December 05, 2012 7:06 PM
Why not to utilize hybrid fuel trucks ofered to American fast foods chains, or the hybrid devices for their vehicles, to reduce costs of industrial fast foods productions, and the respective chains products to customers, just until the next age of fuels, as shale American gas can be saled and propeled to businesses cars and trucks, gas what is as much, cheaper than other bio fuels?

Featured Videos

Your JavaScript is turned off or you have an old version of Adobe's Flash Player. Get the latest Flash player.
Ukraine Schools Resume Classes, Donate to Government Forcesi
X
September 02, 2014 12:58 PM
A new school year has started in Ukraine but thousands of children in the war-torn east are unable to attend because of ongoing clashes with pro-Russia rebels. In Ukraine's capital, patriotic education has become the norm along with donations to support injured security forces fighting to take back rebel-held areas. VOA's Daniel Schearf reports from Kyiv.
Video

Video Ukraine Schools Resume Classes, Donate to Government Forces

A new school year has started in Ukraine but thousands of children in the war-torn east are unable to attend because of ongoing clashes with pro-Russia rebels. In Ukraine's capital, patriotic education has become the norm along with donations to support injured security forces fighting to take back rebel-held areas. VOA's Daniel Schearf reports from Kyiv.
Video

Video US Detainees Want Negotiators for Freedom in North Korea

The three U.S. detainees held in North Korea were permitted to speak with foreign media Monday. The government of Kim Jong Un restricted the topics of the questions, and the interviews in Pyongyang were limited to five minutes. Each of the men asked Washington to send a representative to Pyongyang to secure his release. VOA’s Carolyn Presutti has our story.
Video

Video Internet, Technology Offer New Tools for Journalists

The Internet and rapidly evolving technology is quickly changing how people receive news and how journalists deliver it. There are now more ways to tell a story than ever before. One school in Los Angeles is teaching the next generation of journalists with the help of a state-of-the-art newsroom. Elizabeth Lee has this report.
Video

Video Turkmen From Amerli Describe Survival of IS Siege

Over the past few weeks, hundreds of Shi'ite Turkmen have fled the town of Amerli seeking refuge in the northern city of Kirkuk. Despite recent military gains after U.S. airstrikes that were coordinated with Iraqi and Kurdish forces, the situation remains dire for Amerli’s residents. Sebastian Meyer went to Kirkuk for VOA to speak to those who managed to escape.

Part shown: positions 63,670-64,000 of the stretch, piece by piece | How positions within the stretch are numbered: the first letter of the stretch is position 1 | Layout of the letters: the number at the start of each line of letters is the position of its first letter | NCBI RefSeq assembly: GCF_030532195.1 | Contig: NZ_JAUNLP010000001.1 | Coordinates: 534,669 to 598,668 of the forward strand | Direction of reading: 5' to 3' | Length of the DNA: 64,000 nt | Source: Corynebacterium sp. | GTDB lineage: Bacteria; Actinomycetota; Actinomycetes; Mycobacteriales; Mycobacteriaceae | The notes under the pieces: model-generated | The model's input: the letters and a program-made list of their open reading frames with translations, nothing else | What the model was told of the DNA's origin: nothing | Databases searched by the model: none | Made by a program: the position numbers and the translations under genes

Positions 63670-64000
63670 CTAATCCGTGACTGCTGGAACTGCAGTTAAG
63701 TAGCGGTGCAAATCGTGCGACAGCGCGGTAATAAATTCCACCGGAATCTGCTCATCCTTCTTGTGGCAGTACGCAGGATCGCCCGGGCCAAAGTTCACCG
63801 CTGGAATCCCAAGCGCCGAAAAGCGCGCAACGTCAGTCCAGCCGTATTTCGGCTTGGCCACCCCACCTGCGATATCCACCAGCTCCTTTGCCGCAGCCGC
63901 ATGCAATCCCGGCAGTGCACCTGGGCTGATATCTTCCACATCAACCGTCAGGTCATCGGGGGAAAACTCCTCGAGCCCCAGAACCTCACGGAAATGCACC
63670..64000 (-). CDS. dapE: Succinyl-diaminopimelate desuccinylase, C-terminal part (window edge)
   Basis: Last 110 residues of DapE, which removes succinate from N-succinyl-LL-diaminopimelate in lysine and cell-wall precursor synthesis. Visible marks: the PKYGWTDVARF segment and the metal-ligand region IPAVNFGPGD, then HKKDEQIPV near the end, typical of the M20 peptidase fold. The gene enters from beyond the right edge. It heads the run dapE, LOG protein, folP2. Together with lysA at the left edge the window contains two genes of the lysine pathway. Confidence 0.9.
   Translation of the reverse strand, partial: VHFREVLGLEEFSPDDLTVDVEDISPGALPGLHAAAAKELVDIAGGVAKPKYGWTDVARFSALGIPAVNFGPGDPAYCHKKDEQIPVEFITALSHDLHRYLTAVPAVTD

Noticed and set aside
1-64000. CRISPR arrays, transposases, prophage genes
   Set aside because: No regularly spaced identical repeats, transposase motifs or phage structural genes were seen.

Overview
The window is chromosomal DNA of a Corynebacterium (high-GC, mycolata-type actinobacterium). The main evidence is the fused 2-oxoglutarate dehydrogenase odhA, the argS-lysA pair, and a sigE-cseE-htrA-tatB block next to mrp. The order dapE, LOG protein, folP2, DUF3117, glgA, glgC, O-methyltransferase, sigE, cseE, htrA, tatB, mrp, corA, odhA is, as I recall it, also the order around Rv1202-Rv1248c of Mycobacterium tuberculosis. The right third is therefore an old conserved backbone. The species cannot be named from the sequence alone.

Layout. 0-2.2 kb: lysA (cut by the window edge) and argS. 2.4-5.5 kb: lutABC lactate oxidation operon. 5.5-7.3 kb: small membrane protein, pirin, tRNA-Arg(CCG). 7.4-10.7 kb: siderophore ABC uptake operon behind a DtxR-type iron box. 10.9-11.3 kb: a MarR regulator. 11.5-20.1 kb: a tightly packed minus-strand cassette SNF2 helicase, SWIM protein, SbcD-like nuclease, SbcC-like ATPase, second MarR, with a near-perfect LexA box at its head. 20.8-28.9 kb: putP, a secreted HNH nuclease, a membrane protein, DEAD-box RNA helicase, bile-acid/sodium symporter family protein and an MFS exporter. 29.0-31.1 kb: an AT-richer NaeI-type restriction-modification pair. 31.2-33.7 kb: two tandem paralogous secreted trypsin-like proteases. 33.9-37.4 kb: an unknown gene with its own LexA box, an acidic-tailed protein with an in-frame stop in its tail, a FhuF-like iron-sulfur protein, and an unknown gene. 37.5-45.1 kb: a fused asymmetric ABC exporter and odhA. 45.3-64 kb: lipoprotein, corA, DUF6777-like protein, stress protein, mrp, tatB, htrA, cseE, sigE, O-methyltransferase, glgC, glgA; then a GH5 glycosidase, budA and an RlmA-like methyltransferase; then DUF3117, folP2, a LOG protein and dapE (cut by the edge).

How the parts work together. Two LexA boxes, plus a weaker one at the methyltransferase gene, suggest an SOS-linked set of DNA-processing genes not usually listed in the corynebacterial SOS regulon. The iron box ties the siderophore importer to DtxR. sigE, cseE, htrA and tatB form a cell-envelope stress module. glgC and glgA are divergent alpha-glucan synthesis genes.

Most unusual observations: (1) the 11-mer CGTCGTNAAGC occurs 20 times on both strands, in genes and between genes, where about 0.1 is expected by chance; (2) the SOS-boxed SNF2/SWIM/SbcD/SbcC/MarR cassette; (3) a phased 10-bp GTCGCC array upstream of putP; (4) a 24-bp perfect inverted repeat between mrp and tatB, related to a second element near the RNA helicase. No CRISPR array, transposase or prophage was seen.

Video

Video West Africa Ebola Vaccine Trials Possible by Early 2015

A U.S. health agency is speeding up clinical trials of a possible vaccine against the deadly Ebola virus that so far has killed more than 1,500 people in West Africa. If successful, the next step would be a larger trial in countries where the outbreak is occurring. VOA's Carol Pearson has more.
Video

Video Survivors Commemorate 70th Anniversary of Nazi Liquidation of Jewish Ghetto

When the German Nazi army occupied the Polish city of Lodz in 1939, it marked the beginning of a long nightmare for the Jewish community that once made up one third of the population. Roughly 200,000 people were forced into the Lodz Ghetto. Less than 7,000 survived. As VOA’s Kane Farabaugh reports, some survivors gathered at the Union League Club in Chicago on the 70th anniversary of the liquidation of the Lodz Ghetto to remember those who suffered at the hands of the Nazi regime.
Video

Video Cost to Raise Child in US Continues to Rise

The cost of raising a child in the United States continues to rise. In its latest annual report, the U.S. Department of Agriculture says middle income families with a child born in 2013 can expect to spend more than $240,000 before that child turns 18. And sending that child to college more than doubles that amount. VOA’s Deborah Block visited with a couple with one child in Alexandria, Virginia, to learn if the report reflects their lifestyle.
Video

Video Chaotic Afghan Vote Recount Threatens Nation’s Future

Afghanistan’s troubled presidential election continues to be rocked by turmoil as an audit of the ballots drags on. The U.N. says the recount will not be completed before September 10. Observers say repeated disputes and delays are threatening the orderly transfer of power and could have dangerous consequences. VOA correspondent Meredith Buel reports.

AppleAndroid

World Currencies

EUR
USD
0.7537
JPY
USD
103.79
GBP
USD
0.6032
CAD
USD
1.0957
INR
USD
60.522

Rates may not be current.